- Mechelle Voepel, espnW.com
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It's the final week of the regular season for the WNBA. But if this were March Madness, you'd figure the NCAA selection committee would give the New York Liberty a pretty good seed, despite the loss of Ann Wauters.
I don't know what the Liberty's RPI would be, but their "down the stretch" performance is pretty impressive. Before Tuesday night's 82-69 overtime loss to Washington, New York won five in a row, the most recent at East Division titan Connecticut over the weekend. The Liberty are 7-4 in their past 11 games, with losses to Connecticut (twice), Detroit and the Mystics. There are two games left: Thursday at worst-in-the-league Charlotte and Saturday at fellow playoff team Indiana.
And even though New York got tripped up a bit on Tuesday, coach Pat Coyle's team still heads into the postseason with bigger expectations than one would have thought earlier this summer.
Flash back to July 2, the end of a three-game skid that put the Liberty at 5-7 (even worse, two of the losses were to league doormats Charlotte and San Antonio, albeit on the road). In between was a home loss to Sacramento, in which the Liberty put up a putrid 50 points.
At that juncture, a lot of Liberty fans likely were not thinking about the playoffs at all. They were still trying to figure out what the Liberty's draft "strategy" was in April (good luck), grousing about coaching, missing the player that Tari Phillips (now with the Comets) used to be when she played for the Liberty, and resigning themselves to a lackluster season.
But it hasn't turned out that way. The road to recovery began July 5 with a 12-point win at Los Angeles. And while it hasn't been all smooth sailing since, the Liberty have been resilient.
Wauters, the Liberty's 6-foot-4 center, suffered a broken bone in her right hand Aug. 12. If she comes back this season, it would be late in the playoffs. That was a big loss for New York, yet the Liberty keep finding ways to win games.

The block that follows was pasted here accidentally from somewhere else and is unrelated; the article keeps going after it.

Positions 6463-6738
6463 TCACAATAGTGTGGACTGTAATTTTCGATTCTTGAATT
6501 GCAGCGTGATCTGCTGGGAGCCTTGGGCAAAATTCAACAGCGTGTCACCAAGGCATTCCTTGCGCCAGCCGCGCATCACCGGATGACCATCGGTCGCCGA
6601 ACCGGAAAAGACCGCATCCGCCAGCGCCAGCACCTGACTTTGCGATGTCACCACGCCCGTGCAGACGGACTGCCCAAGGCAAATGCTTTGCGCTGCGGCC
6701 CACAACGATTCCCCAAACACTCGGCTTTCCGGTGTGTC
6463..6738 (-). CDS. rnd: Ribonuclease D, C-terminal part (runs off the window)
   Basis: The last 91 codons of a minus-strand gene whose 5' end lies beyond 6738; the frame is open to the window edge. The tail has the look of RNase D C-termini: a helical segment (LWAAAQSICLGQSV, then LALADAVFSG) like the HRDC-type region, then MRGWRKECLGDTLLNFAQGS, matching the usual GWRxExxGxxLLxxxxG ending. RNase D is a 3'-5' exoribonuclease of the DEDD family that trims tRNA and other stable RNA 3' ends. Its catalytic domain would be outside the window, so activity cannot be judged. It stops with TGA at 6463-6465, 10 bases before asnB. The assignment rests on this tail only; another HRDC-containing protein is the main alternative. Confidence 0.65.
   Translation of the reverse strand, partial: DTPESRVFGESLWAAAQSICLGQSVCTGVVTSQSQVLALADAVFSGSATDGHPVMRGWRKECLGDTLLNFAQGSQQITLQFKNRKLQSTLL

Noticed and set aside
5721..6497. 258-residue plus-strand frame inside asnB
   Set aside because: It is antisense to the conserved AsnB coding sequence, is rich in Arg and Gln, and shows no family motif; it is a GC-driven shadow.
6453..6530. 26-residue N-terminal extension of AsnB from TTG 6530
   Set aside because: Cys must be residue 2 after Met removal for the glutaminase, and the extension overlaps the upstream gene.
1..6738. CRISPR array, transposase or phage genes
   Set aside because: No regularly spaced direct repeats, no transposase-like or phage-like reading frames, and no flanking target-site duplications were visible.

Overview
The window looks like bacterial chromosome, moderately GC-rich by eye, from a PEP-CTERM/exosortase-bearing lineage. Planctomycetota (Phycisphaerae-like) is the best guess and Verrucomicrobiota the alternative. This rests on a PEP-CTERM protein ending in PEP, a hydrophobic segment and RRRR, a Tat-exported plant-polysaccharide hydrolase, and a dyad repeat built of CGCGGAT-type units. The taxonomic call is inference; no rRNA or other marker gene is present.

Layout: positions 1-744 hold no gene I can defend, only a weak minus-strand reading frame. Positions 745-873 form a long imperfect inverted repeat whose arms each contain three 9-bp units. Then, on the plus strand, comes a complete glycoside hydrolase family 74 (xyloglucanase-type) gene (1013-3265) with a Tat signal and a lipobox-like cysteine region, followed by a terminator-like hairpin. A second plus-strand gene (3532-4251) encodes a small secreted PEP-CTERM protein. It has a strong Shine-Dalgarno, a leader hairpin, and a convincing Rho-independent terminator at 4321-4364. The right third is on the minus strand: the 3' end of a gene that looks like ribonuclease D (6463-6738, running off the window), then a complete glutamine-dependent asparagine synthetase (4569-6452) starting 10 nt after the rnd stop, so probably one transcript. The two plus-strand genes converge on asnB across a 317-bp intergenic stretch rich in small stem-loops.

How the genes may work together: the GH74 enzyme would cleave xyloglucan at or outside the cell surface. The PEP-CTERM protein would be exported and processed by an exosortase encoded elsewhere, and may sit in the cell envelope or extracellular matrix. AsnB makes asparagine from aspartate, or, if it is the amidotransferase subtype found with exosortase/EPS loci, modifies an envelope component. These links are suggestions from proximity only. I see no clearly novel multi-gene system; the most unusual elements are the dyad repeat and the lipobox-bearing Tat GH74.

Can New York win enough of them to take the WNBA title? Well, the Liberty aren't likely to pull that off this year. But never say never, right? Just the fact that New York is playing this well with the postseason coming up is noteworthy. It's fair to say now that the Liberty are making the most of what they have.
"We've got great free-throw shooters on this team and really make people pay at the end," Liberty guard Becky Hammon said. "We've also got a great bench, and we expect them to do things."
But, more than anything, this team is about its starters. Russia's Elena Baranova has been consistent and reliable this season, just as she was last year for New York. With Wauters out, though, Baranova carries more of the load.
Helping with that is Shameka Christon, who started a handful of games previously but now becomes a key part of the starting lineup with Wauters out. The Liberty's top draft pick in 2004, the 6-1 Christon is 3 inches shorter than Wauters, and that hurts New York on the boards. But Christon is the 3-point threat Wauters isn't. And Christon is not worried about having added responsibility.